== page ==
People across the U.S. are struggling with debt, and Florida is no exception. According to a recent study, the average credit card debt has climbed as high as $10,500 for households in Orlando, Florida.
However, even if you are in debt, it is essential to know that you still have the right to privacy, dignity, and personal safety. For example, a debt collector cannot threaten you, reveal your personal information, or harass you at your place of employment. On the other hand, a debt defense lawyer can help you protect your legal rights.
Dalyla Santos, a civil lawyer and the founder of The Santos Law Offices, PA, in Miami and Orlando, Florida, explains debtor rights and unlawful debt collection tactics in the state.
Understanding the Federal Fair Debt Collection Practices Act
The FDCPA (Fair Debt Collection Practices Act) is a federal law restricting the practices of third parties (debt collectors) who collect debt on behalf of lenders. The FDCPA specifies, among other things, how often and at which times of day debt collectors may contact debtors.
It is vital to understand that the FDCPA covers third-party debt collection agencies, not original lenders attempting to collect debts directly.
Here are some examples of prohibited practices under the FDCPA:
- Calling the debtor after 9 p.m. or before 8 a.m. without explicit permission
- Contacting a debtor at their place of work after the debtor has asked not to call there
- Using threats, deception, or abusive language while talking to a debtor
- Revealing information about the debt to the debtor’s family and friends
Within five days of the first contact, the third-party debt collector must send the debtor an official validation notice specifying the amount of debt and the creditor’s name. The debtor then has 30 days to verify the debt and decide what to do.
What Is the Florida Consumer Collection Practices Act?
The FCCPA (Florida Consumer Collection Practices Act) backs up and expands upon the FDCPA. Unlike the FDCPA, it forbids both original creditors and debt collectors from using abusive language, deception, violence, threats, and other unlawful practices while attempting to collect debts in Florida.
Prohibited Collection Practices in Florida
Among other actions, the FCCPA forbids creditors and third-party debt collectors from:
- Pretending to act on behalf of official authorities such as government agencies or the police
- Threatening to tell other people, like your family or your employer, about the debt
- Contacting you before 8 a.m. or after 9 p.m. without your permission
- Pretending to be attorneys or falsely stating that a consumer lawyer is involved in the debt collection case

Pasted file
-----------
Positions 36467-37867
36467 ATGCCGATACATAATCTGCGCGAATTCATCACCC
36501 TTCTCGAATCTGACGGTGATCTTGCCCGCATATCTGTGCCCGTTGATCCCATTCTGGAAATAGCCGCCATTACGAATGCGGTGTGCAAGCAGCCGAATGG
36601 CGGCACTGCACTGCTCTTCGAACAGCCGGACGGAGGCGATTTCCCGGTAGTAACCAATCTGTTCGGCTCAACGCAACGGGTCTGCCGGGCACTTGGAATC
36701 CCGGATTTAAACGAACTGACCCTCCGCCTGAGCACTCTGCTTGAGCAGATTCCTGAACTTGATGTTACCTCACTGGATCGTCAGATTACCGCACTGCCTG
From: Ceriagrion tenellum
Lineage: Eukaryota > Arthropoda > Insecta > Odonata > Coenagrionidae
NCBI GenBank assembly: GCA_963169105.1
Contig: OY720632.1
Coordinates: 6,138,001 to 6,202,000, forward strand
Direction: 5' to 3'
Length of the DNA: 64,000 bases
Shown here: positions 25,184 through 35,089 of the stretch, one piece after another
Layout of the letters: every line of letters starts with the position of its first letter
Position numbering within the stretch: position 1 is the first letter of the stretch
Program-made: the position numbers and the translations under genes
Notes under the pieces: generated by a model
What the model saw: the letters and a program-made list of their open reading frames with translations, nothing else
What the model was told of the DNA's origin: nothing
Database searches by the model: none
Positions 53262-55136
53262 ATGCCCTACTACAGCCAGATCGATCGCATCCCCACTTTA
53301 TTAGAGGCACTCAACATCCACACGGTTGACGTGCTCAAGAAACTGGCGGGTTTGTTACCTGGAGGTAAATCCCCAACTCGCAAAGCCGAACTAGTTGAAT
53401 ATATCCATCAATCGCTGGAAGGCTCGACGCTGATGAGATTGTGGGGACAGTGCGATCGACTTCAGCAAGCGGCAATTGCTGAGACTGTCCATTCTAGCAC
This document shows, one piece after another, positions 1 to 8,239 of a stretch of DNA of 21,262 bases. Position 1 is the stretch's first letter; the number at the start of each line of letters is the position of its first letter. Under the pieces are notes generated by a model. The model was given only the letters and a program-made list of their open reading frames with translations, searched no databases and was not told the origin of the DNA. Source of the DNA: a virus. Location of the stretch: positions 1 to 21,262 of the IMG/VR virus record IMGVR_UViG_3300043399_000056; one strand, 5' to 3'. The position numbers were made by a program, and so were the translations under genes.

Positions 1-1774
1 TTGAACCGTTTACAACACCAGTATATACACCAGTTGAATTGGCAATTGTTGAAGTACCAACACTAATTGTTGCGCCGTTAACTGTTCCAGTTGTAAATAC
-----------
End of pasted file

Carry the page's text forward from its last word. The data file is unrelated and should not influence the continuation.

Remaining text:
- Attempting to collect a debt that has already expired per the Florida statute of limitations (usually, five years for personal loans)
- Persisting in trying to contact you after you have explicitly stated that you will only communicate through your civil attorney
What Is the Difference Between an Original Creditor and a Debt Buyer?
Sometimes, creditors may decide that a debt is not worth pursuing, so they will sell it to a debt buyer. Debt buyers are entities that specialize in purchasing delinquent debts cheaply and then trying to collect the total debt amount, often using aggressive, unlawful practices.
Most often, debt buyers pursue credit card debt, but they may also buy auto loans, utility debts, mortgages, and so on. Unlike a third-party debt collector, a debt buyer becomes the legal creditor after purchasing the debt.
What Happens If a Debt Collector or Creditor Violates the FCCPA?
If a creditor or debt collector violates the FCCPA terms, the debtor can file a civil lawsuit against the debt-collecting entity. In some cases, Florida courts may award debtors:
- Actual damages
- Statutory damages up to $1,000
- Punitive damages
- Attorneys’ fees
- Court expenses
Suppose a third-party debt collector (not the original creditor or debt buyer) employs deceptive, threatening, or abusive behavior while attempting to collect the debt. In that case, you may also file a lawsuit under FDCPA.
You can also issue a complaint through Florida’s Office of Financial Regulation, especially if you suspect that the debt collector who contacted you is not registered in Florida. An unlicensed debt collector may have to pay a fine of up to $10,000, not including court expenses and attorneys’ fees.
Don’t Deal with a Creditor or Debt Collector Alone. Let Us Help.
At The Santos Law Offices, PA, our team will defend your rights and stop creditor harassment.
We offer free consultations, including Saturday consults by appointment. We will do this call over the phone or Zoom for your convenience, so you don’t have to deal with traffic or parking.
If you prefer a face-to-face meeting with a debt defense lawyer, you can also schedule an appointment in our law firm’s Miami or Orlando offices. We also speak Spanish.
Copyright© 2021. The Santos Law Offices, PA. All rights reserved.
The information in this blog post (“post”) is provided for general informational purposes only and may not reflect the current law in your jurisdiction. No information in this post should be construed as legal advice from the individual author or the law firm, nor is it intended to be a substitute for legal counsel on any subject matter. No reader of this post should act or refrain from acting based on any information included in or accessible through this post without seeking the appropriate legal or other professional advice on the particular facts and circumstances at issue from a lawyer licensed in the recipient’s state, country or other appropriate licensing jurisdiction.